11 March 2015, News Wires – Canada and the US are “very close” to announcing stronger new oil tanker rail car standards, intended to limit disastrous fires and pollution when oil trains derail, Canadian Transport Minister Lisa Raitt said on Tuesday.
A spate of fiery accidents in the oil-by-rail industry has resulted in intense pressure on both governments. More oil is being shipped by rail due in North America due to a shortage of pipeline capacity.
“We’ve been working really diligently with the US… in terms of trying to get to the new tank safety standard, and I think we’re really close to announcing what that looks like,” Reuters quoted Raitt as saying.
Canada had implemented its own temporary new standard, called CPC-1232, requiring a thicker tank, top-fitting protection and a pressure-relief system. The new bi-national regulations are expected to go further.
The cars involved in the most recent Canadian accident in northern Ontario on Saturday were CPC-1232s. Raitt said nine of them ruptured despite the stricter rules.
It was the third oil derailment by Canadian National Railway in the last month, and Raitt recommended that the House of Commons transport committee summon the company to explain its recent accidents.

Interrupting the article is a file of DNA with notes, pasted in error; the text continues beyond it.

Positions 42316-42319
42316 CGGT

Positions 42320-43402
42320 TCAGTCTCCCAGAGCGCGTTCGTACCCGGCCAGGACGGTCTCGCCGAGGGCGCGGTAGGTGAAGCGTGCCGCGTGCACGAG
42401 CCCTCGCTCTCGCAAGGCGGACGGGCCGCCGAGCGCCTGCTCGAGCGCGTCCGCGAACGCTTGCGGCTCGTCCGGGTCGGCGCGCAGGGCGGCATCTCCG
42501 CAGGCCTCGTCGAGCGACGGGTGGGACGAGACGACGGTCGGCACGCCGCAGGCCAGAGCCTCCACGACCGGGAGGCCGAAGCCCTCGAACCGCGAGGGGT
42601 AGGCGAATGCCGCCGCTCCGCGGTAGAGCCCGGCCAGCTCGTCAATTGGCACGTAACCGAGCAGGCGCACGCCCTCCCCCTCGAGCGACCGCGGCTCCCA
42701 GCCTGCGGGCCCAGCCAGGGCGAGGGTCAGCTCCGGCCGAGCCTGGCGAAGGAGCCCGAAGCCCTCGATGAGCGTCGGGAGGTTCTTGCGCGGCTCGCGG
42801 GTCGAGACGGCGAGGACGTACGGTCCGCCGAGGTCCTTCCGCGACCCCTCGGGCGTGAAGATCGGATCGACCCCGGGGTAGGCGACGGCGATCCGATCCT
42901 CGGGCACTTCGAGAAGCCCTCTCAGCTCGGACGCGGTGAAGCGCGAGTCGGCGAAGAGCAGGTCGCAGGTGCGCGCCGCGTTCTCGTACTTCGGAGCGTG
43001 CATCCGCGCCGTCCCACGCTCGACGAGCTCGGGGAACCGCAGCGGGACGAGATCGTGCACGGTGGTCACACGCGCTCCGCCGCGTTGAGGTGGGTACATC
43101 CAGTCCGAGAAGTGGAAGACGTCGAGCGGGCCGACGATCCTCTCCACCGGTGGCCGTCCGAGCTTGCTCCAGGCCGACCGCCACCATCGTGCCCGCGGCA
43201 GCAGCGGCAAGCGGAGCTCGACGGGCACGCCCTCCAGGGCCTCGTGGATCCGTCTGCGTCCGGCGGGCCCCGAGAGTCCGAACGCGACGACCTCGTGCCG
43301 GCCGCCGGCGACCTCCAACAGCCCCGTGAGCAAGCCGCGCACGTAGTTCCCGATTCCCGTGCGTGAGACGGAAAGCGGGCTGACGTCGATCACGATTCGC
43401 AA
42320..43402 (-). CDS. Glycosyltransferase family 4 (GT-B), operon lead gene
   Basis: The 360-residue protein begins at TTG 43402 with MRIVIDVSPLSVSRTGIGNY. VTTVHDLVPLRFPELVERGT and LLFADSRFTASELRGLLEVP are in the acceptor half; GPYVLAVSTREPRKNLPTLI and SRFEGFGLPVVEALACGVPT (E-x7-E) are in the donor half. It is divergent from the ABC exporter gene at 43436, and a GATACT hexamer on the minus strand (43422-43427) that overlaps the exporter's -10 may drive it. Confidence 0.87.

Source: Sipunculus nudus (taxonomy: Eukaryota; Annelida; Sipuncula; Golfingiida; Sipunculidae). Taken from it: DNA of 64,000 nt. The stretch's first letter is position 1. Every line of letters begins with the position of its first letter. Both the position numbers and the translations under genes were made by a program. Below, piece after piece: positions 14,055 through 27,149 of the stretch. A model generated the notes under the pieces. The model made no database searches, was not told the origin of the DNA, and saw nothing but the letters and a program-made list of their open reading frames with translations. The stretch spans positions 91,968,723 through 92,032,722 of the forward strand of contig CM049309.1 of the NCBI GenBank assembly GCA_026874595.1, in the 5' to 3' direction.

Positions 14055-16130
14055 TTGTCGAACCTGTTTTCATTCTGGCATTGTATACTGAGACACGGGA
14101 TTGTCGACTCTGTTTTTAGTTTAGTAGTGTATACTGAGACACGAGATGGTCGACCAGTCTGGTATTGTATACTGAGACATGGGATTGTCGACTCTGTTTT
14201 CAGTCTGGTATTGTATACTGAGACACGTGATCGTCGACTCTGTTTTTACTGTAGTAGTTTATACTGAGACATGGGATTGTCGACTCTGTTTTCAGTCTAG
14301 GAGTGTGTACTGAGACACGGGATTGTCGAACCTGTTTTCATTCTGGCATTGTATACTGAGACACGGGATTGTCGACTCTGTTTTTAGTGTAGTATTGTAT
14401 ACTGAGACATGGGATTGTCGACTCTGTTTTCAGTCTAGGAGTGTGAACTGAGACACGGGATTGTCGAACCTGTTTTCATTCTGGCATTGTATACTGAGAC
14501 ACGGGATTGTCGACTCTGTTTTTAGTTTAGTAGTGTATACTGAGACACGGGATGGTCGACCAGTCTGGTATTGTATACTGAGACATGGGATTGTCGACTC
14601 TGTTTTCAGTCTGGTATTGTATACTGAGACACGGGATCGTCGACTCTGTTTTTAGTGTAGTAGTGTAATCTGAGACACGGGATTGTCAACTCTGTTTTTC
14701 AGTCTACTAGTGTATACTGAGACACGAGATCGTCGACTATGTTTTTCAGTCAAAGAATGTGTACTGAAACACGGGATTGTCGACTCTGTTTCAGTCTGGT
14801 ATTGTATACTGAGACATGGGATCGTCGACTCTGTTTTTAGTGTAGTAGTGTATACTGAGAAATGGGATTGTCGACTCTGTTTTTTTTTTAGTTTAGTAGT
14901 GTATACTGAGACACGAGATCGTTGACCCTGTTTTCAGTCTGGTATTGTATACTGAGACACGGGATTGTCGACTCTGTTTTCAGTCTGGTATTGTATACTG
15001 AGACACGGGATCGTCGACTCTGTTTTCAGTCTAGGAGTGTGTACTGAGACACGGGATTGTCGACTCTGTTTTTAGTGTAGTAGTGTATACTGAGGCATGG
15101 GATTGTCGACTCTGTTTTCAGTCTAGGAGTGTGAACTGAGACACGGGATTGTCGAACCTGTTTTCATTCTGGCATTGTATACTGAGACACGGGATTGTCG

Meanwhile, the US rail industry is pushing the White House to drop a requirement that oil trains adopt an advanced braking system, a cornerstone of a national safety plan that will soon govern shipments of crude across the country.
Representatives of large rail operators met with White House officials last week to argue against the need for electronically controlled pneumatic brakes, or ECP brakes, saying they “would not have significant safety benefits” and “would be extremely costly”, Reuters reported.
ECP brakes trigger all axles simultaneously rather than one at a time in current design.
The Transportation Department has concluded that ECP braking would deliver meaningful safety improvements but industry officials argued that the department estimates “grossly overstate benefits and understate costs”.
The industry claims fitting rail stock with ECP brakes would not prevent accidents, but merely limit the number of cars that derail in an accident.
Adopting the new technology would lead to more frequent service problems and mechanical delays, industry officials said.
The oil train safety plan being considered by the White House would also demand tougher tank cars and other safety steps that the government estimates would cost at least $3 billion over the next 20 years.